Acuhealth Acupuncture Blog


CHINESE HERB OF THE WEEK | JU HUA

Posted in 'All around AcuHealth, Chinese Herbs' on December 29, 2016

A lot of people don't use Chinese herbs because they aren't sure what's in them.  To demystify them, introduce them to the world and share with you all how fantastic they are, we've created this weekly blog.  In it, we'll cover a new herb every week, and show how some familiar, and some not so familiar herbs are used to improve health and well being throughout Asia and other parts of the world. 


Ju Hua 

Latin name: Chrysanthemum morifolium

Commonly known as: Chrysanthemum flower



Ju Hua's back story:
 
Ju Hua, or Chrysanthemum, is used traditionally in the West as a decorative flower, 
frequently given on Mother's Day.  It is not commonly used as food, tea or medicine. 
 In China, it has been used since ancient times in food and as medicine. It is often seen as a spiritual symbol in artwork and religious iconography predominantly in China and Japan. In China it represents longevity and the season of autumn, when it flowers (British Museum, 2006)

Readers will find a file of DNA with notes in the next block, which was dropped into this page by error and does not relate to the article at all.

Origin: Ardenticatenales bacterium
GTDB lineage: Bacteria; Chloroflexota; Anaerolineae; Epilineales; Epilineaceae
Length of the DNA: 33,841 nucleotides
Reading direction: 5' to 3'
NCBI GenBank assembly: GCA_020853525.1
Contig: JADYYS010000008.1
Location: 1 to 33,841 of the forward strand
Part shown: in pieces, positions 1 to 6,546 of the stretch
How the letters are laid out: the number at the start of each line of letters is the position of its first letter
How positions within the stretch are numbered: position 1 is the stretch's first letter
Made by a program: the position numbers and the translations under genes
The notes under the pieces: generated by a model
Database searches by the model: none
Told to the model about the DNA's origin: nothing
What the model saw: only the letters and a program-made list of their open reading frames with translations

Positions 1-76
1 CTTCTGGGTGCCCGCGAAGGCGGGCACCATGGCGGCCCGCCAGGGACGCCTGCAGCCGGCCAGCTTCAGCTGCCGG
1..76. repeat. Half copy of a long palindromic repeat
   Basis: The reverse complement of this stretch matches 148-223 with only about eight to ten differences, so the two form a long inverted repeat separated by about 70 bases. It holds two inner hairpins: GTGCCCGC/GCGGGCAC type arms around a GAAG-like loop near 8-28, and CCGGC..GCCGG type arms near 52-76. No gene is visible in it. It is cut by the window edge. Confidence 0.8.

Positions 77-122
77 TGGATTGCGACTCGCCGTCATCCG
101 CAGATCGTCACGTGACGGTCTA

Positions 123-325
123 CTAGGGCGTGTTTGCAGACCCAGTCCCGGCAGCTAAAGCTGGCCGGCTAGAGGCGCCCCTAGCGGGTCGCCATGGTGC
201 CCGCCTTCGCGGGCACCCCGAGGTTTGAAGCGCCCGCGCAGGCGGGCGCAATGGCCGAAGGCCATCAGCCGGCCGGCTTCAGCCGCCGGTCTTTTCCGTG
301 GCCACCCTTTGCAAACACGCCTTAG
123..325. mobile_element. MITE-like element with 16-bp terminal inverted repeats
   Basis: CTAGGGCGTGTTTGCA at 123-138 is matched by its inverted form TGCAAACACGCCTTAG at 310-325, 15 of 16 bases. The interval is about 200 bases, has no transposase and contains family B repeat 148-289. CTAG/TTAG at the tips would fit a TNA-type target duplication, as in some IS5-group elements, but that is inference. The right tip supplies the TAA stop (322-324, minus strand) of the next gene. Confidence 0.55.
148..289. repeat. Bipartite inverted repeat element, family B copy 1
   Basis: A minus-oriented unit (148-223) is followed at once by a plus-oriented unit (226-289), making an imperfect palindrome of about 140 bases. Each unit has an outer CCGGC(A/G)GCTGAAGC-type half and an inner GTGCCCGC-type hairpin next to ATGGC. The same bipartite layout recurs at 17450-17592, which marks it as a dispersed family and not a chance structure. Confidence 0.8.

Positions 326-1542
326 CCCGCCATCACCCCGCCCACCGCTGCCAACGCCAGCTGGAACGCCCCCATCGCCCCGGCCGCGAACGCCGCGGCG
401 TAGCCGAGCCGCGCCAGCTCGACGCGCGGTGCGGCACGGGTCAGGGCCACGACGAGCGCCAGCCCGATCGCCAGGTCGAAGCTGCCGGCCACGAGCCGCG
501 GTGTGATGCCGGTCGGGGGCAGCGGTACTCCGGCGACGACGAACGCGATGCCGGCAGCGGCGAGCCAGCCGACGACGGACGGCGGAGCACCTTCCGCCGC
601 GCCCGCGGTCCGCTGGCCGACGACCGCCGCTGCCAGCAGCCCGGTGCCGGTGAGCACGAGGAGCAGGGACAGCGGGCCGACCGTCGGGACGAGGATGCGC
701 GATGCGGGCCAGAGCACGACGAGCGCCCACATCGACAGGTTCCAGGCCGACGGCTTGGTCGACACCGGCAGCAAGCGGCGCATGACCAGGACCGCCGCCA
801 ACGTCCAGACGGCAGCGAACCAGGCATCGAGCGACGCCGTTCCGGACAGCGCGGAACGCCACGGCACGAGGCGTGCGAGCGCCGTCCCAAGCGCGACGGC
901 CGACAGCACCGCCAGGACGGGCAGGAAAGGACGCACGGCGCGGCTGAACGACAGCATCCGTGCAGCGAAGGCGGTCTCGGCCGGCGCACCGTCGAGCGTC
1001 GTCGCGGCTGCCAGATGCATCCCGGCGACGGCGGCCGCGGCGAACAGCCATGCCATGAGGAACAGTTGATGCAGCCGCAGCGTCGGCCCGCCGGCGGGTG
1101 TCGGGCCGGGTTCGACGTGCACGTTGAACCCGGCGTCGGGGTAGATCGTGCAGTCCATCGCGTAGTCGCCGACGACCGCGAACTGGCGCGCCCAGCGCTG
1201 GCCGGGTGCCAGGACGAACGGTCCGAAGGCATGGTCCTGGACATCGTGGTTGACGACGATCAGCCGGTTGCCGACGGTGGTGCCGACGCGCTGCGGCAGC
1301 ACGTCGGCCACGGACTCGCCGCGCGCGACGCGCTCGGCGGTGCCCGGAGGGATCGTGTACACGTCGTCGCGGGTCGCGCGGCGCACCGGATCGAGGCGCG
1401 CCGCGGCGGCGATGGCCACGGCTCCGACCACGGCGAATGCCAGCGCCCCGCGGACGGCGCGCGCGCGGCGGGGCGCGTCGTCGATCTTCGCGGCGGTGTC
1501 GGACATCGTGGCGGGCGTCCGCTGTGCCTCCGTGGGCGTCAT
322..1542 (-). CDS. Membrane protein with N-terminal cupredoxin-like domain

How is Ju Hua used in Chinese Medicine?
Ju Hua is part of the "Release Exterior - Pungent Cool" category.  It is usually used for Summer colds, sore throats and fevers, within a certain context.  Otherwise, It is used for headaches, sore and inflamed eyes, conjunctivitis and visual disturbances.  To maintain eye health is is consumed as a daily tea, combined with Gou Qi Zi (Gouji berries).  It is also used as a refreshing summer iced tea to prevent heatstroke.

Try this:
  • 3-4 Chrysanthemum Flowers
  • 1 Tb Gouji berries

Place in a cup or small tea pot, add boiling water

Chinese herbs are awesome and treat a huge variety of complaints including cold and flu, fertility, digestive problems, men's and women's health, problems during pregnancy, chronic pain and much more. Rebecca incorporates Chinese Herbal medicine into regular acupuncture treatments, so just ask at your next appointment. 



Reference
British Museum, 2009.  "A British Museum Tour - China: A Journey to the East." (Retrieved from https://www.britishmuseum.org/pdf/Chinese_symbols_1109.pdf) DOI: 24/12/2016



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